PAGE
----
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Tuesday, 11. December 2012

Using Footloose from F# – part I – Setting up the infrastructure

Filed under: F# — Steffen Forkmann at 9:09 Uhr

“Footloose is a fast and scalable asynchronous distributed computing and service library that was designed to be secure, simple to use, unobtrusive and without the need of client side code generation or proxy classes.

It was developed to connect or build distributed applications on the .NET/Mono platform with enterprise features like load-balancing, clustering, encryption, service discovery and single-sign on.

Footloose enables you to easily transmit any kind of data between the components of your application over thread-, process- or physical boundaries. Depending on your needs Footloose uses one if its transport channels, e.g. a Named Pipe or a Unix Socket for Inter Process Communication (IPC), AMQP with one of the available Message Broker implementations (like RabbitMQ) in the local network or even XMPP as a secure and fast realtime messaging protocol that enables you to build cloud services.”


If you don’t like WCF then you should really check out Footloose.
Footloose_IconToday I want to show you how to use Footloose in a very simple sample with F#.

As a first step we create a F# project for the service contracts. Inside this project we need a service definition like this:

This is just a definition of the remote service and the data. Now we create a F# console project for such a service and reference the service contracts project. We start by implementing the service like this:

Now we use nuget to retrieve the latest version of Footloose. At the time of writing we need to install the pre-release of version 3.0 by "install-package Footloose -pre". In the Program.fs we add the service configuration. Here Footloose wants us to specify the endpoint name, transport channel and a serializer. In order to get Footloose working we also have to retrieve a trial license from the website.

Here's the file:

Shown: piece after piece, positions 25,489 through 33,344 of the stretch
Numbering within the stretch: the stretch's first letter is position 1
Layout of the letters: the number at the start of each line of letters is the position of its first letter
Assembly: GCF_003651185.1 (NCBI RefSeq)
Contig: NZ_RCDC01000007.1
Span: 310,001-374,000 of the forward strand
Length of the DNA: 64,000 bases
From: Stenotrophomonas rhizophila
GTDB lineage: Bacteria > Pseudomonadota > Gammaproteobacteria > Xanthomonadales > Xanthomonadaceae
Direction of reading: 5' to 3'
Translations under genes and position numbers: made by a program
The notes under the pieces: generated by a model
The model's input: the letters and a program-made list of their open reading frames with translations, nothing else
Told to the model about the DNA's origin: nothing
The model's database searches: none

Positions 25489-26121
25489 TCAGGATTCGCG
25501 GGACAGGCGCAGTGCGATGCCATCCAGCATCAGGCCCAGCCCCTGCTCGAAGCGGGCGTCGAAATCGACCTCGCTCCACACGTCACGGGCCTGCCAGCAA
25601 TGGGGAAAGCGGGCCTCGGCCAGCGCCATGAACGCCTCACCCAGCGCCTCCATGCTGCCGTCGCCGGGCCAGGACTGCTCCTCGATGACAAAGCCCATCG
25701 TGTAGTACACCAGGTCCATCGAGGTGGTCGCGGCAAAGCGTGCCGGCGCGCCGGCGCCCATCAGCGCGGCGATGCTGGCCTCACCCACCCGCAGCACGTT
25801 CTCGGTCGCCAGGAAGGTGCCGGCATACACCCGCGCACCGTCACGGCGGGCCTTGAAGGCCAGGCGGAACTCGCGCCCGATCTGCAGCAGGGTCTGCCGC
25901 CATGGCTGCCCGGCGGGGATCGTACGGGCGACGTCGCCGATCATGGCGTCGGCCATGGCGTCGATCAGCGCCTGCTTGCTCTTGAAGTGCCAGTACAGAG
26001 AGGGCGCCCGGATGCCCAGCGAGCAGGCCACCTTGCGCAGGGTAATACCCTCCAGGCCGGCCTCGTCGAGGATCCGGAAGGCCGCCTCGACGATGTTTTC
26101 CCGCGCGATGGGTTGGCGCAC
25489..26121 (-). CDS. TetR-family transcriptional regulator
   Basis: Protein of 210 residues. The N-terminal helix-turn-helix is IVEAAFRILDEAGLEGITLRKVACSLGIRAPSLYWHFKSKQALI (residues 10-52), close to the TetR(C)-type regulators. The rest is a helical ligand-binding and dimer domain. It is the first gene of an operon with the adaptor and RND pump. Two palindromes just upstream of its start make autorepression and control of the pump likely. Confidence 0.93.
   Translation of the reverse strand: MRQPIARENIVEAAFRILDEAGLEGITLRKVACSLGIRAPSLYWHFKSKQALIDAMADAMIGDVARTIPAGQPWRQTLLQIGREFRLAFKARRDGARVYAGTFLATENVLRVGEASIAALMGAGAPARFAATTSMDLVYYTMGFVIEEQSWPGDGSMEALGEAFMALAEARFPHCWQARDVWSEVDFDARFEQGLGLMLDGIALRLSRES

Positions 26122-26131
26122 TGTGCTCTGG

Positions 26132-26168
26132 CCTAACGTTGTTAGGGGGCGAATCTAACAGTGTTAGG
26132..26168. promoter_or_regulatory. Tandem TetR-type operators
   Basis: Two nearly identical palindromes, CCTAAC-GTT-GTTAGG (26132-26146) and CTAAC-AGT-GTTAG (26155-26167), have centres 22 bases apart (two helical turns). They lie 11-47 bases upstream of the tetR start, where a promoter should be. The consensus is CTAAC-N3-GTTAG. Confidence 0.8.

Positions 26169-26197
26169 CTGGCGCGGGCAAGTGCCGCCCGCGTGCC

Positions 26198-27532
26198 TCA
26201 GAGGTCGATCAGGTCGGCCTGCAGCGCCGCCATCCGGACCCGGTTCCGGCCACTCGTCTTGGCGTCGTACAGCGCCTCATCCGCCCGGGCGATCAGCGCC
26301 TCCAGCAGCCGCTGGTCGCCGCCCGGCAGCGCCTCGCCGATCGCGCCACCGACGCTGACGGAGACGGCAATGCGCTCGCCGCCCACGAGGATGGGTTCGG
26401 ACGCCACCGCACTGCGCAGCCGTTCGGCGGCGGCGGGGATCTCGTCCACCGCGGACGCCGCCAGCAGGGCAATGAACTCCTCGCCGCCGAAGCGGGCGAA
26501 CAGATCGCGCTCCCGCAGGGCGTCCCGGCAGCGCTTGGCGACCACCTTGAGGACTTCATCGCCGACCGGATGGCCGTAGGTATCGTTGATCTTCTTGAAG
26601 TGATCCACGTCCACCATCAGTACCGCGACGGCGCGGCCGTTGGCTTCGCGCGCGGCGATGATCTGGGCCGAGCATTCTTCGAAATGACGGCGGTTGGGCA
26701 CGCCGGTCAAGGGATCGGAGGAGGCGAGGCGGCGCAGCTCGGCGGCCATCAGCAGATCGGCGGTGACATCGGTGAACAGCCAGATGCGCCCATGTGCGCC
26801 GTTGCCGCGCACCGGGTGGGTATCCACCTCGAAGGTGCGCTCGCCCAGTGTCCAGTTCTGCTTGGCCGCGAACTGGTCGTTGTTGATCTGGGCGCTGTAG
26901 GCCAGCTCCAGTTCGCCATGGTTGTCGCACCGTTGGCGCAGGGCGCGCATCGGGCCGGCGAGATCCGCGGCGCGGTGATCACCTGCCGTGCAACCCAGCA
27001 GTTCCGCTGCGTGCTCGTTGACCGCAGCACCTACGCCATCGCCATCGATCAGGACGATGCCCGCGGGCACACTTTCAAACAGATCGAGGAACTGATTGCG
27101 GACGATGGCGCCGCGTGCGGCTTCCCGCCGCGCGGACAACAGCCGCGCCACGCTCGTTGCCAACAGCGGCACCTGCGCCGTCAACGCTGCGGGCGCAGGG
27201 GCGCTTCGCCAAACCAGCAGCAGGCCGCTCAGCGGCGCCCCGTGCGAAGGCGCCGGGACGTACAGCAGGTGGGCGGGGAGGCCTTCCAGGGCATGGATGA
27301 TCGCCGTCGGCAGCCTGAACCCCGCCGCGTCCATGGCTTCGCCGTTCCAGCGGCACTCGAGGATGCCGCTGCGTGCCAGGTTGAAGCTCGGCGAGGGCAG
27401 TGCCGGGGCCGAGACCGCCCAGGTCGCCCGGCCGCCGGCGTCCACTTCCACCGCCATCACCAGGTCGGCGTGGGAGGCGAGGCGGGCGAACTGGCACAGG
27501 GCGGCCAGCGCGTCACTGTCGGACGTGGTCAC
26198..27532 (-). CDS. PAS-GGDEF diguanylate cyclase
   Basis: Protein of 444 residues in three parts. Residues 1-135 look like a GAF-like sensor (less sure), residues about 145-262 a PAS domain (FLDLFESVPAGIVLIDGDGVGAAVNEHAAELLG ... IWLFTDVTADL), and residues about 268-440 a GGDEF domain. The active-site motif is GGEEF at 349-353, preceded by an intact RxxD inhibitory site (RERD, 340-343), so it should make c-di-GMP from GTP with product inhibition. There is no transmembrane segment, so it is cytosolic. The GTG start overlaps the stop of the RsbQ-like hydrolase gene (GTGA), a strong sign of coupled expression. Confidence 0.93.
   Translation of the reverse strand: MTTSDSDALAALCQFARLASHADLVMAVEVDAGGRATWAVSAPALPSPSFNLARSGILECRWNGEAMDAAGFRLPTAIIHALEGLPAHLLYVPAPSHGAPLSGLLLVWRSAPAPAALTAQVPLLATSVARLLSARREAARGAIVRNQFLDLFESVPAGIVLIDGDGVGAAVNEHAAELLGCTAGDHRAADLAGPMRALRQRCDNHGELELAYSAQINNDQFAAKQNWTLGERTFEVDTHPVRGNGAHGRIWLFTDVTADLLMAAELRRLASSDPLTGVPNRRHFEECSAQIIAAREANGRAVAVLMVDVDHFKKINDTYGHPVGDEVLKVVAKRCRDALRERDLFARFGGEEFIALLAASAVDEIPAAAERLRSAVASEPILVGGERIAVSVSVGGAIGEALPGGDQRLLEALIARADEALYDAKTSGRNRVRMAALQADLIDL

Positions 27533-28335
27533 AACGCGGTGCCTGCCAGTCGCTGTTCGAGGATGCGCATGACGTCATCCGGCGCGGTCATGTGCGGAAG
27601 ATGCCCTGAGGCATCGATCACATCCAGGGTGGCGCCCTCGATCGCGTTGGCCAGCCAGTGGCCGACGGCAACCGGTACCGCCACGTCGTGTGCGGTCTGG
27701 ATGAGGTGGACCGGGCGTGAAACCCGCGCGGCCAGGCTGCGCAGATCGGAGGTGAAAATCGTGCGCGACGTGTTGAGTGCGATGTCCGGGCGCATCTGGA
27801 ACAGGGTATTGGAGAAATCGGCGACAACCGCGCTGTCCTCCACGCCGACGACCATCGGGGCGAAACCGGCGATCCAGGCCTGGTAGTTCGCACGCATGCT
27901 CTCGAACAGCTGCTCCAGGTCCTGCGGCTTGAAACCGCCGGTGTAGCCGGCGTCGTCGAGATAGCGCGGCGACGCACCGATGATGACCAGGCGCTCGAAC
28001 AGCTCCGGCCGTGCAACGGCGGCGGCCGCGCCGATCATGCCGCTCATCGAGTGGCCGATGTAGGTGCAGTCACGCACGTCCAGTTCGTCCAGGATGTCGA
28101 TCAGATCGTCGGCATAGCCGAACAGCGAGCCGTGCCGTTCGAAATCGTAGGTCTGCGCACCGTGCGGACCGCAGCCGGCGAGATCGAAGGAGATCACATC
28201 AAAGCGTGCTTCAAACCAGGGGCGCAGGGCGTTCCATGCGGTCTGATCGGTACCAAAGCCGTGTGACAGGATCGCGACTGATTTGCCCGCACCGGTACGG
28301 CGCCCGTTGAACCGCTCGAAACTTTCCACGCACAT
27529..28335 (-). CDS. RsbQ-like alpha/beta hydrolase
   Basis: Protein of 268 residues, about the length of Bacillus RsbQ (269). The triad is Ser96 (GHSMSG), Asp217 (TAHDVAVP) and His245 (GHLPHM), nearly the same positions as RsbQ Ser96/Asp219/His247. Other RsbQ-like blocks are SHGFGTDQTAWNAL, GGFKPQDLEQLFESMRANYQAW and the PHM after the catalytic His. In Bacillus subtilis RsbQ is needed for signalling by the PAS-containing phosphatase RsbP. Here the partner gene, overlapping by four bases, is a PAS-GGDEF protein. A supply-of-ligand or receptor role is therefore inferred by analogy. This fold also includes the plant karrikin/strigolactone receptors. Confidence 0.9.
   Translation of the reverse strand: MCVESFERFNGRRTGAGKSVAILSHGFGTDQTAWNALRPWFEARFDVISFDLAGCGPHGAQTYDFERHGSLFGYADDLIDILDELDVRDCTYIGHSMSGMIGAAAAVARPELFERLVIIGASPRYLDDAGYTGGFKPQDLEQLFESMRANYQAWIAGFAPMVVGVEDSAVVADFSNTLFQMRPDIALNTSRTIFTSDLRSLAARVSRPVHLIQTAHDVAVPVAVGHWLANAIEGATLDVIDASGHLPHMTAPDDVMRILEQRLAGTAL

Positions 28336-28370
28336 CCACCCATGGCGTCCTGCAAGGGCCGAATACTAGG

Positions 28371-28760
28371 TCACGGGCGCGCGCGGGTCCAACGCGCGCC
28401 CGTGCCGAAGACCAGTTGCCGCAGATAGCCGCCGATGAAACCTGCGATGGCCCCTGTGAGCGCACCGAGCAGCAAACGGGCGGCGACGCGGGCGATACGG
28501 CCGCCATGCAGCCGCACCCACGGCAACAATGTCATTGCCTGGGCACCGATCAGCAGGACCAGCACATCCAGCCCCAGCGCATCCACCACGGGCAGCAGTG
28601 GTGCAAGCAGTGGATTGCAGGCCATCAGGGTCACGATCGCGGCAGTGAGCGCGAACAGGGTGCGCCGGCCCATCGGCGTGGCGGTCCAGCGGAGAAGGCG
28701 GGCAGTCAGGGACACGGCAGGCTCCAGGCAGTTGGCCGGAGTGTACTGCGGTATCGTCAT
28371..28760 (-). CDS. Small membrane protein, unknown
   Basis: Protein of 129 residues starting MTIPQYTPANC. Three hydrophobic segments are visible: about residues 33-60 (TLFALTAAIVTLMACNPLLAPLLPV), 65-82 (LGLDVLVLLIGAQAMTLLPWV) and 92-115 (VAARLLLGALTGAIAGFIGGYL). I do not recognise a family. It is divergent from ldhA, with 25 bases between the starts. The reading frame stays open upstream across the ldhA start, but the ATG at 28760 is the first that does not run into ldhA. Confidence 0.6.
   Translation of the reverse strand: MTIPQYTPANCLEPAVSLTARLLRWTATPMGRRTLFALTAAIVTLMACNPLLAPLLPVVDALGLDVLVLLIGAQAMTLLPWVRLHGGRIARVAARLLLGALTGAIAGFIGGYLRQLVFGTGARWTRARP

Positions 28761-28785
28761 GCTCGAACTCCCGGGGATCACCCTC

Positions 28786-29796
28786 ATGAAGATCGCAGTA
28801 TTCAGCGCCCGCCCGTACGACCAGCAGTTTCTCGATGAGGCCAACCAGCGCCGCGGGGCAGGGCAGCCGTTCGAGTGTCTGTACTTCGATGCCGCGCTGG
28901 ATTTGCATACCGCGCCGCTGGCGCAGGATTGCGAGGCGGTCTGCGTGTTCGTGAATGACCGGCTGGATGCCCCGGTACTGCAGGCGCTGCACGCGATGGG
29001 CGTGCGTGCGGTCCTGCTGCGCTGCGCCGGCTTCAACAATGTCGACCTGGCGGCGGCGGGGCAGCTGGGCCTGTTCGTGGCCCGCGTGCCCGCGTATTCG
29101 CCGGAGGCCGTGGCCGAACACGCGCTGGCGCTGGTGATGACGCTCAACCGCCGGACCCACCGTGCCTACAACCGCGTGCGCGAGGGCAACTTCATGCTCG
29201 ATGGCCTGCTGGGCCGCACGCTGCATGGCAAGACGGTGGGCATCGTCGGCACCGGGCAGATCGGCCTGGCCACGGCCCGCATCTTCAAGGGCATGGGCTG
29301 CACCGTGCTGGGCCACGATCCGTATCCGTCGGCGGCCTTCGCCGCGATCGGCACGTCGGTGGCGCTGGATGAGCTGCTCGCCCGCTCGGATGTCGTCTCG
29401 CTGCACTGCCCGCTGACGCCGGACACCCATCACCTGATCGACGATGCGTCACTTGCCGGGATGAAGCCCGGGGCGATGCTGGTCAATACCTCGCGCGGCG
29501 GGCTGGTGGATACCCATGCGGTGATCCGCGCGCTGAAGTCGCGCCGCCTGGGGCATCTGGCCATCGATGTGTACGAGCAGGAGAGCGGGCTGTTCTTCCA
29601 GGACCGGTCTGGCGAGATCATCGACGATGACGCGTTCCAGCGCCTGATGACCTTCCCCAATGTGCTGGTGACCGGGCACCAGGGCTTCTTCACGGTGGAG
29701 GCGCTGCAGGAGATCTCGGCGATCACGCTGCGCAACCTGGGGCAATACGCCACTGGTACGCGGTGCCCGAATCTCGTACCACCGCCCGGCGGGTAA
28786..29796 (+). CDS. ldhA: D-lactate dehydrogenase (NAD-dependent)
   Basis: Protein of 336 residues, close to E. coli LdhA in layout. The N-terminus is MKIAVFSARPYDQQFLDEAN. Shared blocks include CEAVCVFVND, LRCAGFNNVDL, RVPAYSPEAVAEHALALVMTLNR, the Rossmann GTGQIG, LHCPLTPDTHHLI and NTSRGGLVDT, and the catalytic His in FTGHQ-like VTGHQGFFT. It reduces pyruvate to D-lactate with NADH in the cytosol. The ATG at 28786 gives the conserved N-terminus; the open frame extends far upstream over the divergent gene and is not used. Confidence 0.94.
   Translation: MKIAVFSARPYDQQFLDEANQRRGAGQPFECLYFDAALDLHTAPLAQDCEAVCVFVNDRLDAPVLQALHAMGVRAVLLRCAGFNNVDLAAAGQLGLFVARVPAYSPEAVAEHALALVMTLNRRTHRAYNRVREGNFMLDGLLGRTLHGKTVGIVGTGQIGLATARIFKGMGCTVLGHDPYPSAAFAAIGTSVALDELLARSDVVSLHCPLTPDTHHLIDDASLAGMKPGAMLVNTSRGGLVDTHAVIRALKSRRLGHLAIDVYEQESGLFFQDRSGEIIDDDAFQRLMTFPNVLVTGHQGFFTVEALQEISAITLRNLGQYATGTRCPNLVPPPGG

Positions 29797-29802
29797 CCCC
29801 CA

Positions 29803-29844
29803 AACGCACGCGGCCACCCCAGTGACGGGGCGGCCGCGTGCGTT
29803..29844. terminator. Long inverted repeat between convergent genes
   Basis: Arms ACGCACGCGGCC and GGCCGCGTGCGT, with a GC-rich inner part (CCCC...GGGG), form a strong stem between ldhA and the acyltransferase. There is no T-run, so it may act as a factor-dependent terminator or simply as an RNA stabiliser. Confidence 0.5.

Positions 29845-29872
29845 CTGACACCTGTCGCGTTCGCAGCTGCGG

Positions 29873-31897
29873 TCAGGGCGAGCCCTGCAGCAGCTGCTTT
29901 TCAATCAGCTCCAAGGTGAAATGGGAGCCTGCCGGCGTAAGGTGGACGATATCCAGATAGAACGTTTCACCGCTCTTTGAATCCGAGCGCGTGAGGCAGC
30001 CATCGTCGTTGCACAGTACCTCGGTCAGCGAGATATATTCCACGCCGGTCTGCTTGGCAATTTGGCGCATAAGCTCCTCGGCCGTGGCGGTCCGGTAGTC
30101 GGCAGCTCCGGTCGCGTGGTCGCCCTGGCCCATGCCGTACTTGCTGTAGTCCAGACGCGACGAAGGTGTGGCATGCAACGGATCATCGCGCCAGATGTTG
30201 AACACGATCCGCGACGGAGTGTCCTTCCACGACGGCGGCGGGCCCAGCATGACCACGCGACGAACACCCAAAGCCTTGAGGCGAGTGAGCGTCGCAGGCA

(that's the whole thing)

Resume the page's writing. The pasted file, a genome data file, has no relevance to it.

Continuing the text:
Footloose wants us to provide a ServiceLocator in order to resolve the service. Normally you would use a DI container for this, but here it’s sufficient to fake a IServiceLocator like this:

In the next step we create another F# console project for the client, reference the service contracts and install Footloose ("install-package Footloose -pre"). We also need to install FSharpx ("install-package FSharpx.Core") in order to use the "Quotation to Linq Expression" stuff and the new task monad. Now we are ready to build the client:

As you can see we set up the connection and wrap our service call inside a task monad. The most interesting part is calling the service. Footloose wants to us to provide a LINQ expression:

In order to make the client code compile we also need an active pattern which transforms the service result into something we can pattern match:

As the last step we configure the solution to start both projects and run the sample:


The result should look like this:


The sample code is now part of the FootlooseExamples project on github.

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